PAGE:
• It's OK to be ordinary - you can still change the world.
  • Seeing as I aspire to the top spot some day, dear God, I hope this guy is trying (and failing) to be funny.
  • I'm also re-reading the Hunger Games trilogy. So much fun! I think the movie version is going to be terrific.

01 November 2011

Better Late Than Never

Did you know Blog Action Day 2011 came and went?

Where was I?

Oh right - topping off my organization's annual meeting with a visit with my in-laws.

Anyway, I know I'm about two weeks late, but this year's topic, food, is very important to me, so I'm going to write a brief post anyway.

If you know me at all, you know that I LOVE food. I love to read about food, I love to write about food, I love eating out, eating in, cooking for people I care about or enjoying them cooking for me. Food's great!

You know what I don't love?
  • 1 in 8 households in Washington, DC, our nation's capital, struggles with hunger.
  • 13% of all households in DC dealt with "food insecurity" in 2010.
  • In 2009-2010, 37.4% of households with children in DC reported that they were unable to afford enough food.
  • Wards 7 and 8, which have the District's highest poverty rates, also have the city's highest obesity rates and are home to large "food deserts."
  • Of the city's 43 full-service grocery stores, only two are located in Ward 4, four in Ward 7, and three in Ward 8. By contrast, Ward 3 - the highest-income Ward - has eleven full-service stores.
  • Only one of the city's 30 farmers' markets is located east of the Anacostia River.
All facts from DC Hunger Solutions.

That's a lot of our neighbors who aren't sure they can afford to feed themselves and their kids or who, even if they can afford the food, can't find good, healthy food to buy.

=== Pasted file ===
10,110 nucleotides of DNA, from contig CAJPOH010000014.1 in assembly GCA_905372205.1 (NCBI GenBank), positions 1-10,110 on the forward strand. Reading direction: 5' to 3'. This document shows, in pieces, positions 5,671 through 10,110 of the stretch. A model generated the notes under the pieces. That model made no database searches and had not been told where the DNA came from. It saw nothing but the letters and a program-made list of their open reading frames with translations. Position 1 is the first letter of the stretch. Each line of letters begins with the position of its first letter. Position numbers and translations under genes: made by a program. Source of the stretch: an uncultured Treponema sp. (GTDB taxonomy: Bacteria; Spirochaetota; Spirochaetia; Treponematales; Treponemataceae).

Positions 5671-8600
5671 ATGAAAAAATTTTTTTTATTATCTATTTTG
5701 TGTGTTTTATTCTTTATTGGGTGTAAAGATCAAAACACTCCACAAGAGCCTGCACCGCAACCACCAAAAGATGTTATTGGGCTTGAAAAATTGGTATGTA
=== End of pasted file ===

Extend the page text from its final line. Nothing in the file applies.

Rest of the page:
And that stinks.

So what can you do about it?

As always, educating yourself is a great place to start. Go to Google and type in "hunger in [your location]." You might be surprised what you find.

The next step? Feeding America can help you find the hunger relief charities in your area that can be supported with donations of food, your money, your time, or all of the above.

Are you in DC? Some great places to donate goods, time, or money include:
  • Capital Area Food Bank - maybe you could run a holiday food drive at your office?
  • DC Central Kitchen - FYI, founder Robert Egger is a complete bad-ass.
  • Miriam's Kitchen - hey - they have a walkathon coming up in 2 1/2 weeks where, if they can recruit 1500 walkers, they'll earn a $25,000 grant. And they don't even expect you to start until 9 am.
  • So Others Might Eat - they are always looking for volunteer servers, particularly around the holidays, which can be a really cool thing to do with your family or a group of friends.
What are you waiting for? Don't just sit there - go do something!